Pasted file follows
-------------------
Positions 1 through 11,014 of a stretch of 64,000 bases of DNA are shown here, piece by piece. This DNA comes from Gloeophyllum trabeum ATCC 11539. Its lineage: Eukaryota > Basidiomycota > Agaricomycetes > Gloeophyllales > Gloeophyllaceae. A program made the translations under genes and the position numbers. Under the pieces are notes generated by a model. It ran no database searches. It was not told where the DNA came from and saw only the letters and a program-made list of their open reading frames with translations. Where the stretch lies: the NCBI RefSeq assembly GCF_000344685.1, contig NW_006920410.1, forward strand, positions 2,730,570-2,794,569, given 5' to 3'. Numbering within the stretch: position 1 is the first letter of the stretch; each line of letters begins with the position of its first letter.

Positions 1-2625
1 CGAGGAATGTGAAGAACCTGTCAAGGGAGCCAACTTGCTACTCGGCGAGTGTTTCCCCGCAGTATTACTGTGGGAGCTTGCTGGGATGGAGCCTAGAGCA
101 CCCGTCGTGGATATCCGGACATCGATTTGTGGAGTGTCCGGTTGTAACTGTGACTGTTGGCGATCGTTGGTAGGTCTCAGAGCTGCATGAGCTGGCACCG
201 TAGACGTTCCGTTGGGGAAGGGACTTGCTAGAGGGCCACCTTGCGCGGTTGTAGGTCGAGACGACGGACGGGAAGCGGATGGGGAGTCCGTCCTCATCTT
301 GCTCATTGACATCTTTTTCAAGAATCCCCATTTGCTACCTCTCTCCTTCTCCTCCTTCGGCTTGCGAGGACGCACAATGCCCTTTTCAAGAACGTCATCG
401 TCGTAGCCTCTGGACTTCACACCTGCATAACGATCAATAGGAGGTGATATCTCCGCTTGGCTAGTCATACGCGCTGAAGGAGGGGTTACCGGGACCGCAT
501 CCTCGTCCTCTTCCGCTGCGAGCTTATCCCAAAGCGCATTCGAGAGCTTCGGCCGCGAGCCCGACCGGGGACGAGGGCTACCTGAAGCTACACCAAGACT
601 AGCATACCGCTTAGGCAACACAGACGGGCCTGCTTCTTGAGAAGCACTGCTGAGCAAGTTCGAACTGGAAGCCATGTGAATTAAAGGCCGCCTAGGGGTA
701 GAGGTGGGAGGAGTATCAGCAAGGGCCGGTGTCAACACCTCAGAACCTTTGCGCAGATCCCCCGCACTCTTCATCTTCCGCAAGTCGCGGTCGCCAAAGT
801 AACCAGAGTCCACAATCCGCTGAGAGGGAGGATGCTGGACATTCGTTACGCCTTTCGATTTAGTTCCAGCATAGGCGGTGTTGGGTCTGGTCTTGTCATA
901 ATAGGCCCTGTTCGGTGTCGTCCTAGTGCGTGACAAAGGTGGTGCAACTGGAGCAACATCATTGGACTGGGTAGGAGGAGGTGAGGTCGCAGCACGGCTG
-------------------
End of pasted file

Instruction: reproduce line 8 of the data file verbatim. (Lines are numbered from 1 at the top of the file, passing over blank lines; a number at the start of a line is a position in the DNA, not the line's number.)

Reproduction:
501 CCTCGTCCTCTTCCGCTGCGAGCTTATCCCAAAGCGCATTCGAGAGCTTCGGCCGCGAGCCCGACCGGGGACGAGGGCTACCTGAAGCTACACCAAGACT